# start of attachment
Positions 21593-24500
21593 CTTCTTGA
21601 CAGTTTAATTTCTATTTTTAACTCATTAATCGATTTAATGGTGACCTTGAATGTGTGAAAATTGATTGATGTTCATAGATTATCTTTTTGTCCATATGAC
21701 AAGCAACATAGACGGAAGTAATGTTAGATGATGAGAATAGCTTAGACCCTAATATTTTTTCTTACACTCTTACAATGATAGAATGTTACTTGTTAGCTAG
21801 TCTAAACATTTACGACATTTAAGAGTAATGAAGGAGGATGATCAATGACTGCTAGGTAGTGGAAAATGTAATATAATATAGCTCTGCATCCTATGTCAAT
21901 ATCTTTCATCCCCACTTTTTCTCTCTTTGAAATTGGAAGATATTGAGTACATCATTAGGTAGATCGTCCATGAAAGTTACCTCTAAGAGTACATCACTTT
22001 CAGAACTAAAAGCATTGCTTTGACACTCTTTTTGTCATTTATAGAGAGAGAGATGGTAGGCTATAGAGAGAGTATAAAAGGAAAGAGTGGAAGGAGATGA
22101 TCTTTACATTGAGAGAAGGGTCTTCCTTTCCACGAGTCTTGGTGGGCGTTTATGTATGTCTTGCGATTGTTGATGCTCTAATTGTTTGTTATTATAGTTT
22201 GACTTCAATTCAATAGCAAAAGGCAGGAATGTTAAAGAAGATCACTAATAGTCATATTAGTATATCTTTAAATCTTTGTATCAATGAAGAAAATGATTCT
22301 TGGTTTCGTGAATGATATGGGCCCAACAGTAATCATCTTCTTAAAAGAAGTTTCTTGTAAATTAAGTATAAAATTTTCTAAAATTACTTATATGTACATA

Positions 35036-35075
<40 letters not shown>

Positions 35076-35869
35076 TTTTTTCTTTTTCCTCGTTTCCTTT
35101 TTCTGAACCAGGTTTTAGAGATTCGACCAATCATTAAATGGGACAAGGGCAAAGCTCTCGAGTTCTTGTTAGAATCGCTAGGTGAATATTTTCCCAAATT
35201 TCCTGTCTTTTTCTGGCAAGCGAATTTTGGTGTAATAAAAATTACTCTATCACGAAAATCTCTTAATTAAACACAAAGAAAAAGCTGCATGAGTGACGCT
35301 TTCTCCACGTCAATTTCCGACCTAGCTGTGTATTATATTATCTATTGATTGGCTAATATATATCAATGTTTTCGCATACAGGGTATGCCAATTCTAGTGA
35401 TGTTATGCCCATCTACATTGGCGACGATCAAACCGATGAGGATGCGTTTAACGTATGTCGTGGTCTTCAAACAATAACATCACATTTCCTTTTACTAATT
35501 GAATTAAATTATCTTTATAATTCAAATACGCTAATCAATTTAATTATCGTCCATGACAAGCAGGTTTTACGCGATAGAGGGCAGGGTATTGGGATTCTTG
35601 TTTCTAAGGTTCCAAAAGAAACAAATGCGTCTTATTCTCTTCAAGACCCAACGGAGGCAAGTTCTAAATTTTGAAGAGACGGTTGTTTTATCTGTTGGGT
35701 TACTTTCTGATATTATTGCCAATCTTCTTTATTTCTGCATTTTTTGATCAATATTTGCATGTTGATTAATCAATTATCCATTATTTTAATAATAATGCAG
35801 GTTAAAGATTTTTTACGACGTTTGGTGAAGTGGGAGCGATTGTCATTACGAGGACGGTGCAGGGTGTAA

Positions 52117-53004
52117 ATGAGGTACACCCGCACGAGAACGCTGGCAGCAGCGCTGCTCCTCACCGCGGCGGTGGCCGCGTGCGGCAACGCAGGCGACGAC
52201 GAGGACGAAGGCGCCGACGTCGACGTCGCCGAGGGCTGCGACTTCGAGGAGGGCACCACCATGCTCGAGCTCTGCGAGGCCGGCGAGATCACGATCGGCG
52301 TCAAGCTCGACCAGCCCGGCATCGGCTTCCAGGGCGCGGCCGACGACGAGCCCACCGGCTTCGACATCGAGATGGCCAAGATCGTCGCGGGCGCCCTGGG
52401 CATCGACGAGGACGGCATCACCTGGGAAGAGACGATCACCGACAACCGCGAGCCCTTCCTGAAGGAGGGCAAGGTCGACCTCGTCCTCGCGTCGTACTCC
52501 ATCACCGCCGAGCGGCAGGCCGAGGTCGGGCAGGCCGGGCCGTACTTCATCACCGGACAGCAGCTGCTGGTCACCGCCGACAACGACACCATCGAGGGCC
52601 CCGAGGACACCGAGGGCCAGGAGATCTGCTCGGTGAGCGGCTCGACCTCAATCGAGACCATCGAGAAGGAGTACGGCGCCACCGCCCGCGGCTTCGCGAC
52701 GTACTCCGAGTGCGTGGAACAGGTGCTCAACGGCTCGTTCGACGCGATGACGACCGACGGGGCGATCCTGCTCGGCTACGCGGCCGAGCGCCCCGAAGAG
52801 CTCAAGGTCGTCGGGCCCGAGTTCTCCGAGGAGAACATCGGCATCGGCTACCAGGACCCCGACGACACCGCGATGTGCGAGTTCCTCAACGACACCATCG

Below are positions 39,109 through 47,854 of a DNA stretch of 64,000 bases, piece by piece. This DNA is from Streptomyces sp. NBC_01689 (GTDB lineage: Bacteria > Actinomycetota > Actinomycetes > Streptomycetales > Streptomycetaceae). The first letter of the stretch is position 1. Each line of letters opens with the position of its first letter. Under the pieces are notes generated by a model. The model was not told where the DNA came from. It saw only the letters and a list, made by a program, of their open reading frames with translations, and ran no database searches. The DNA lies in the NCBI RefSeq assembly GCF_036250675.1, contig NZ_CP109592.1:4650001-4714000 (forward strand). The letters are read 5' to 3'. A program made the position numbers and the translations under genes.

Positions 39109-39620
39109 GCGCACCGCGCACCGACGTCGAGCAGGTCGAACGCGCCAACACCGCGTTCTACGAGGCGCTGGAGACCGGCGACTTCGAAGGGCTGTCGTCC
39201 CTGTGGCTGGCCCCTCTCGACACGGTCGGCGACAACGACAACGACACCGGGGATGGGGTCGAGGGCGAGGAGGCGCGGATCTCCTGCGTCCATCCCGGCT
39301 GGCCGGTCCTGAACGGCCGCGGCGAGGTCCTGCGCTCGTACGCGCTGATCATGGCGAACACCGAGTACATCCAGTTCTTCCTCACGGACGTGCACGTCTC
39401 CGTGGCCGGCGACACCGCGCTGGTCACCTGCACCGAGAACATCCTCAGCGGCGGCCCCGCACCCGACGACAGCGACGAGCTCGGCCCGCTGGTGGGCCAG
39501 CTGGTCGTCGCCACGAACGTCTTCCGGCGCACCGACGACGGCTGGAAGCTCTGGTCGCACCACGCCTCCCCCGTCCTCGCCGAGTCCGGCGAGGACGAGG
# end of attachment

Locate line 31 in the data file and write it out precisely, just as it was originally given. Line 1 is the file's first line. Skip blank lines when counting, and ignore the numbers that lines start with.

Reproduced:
52801 CTCAAGGTCGTCGGGCCCGAGTTCTCCGAGGAGAACATCGGCATCGGCTACCAGGACCCCGACGACACCGCGATGTGCGAGTTCCTCAACGACACCATCG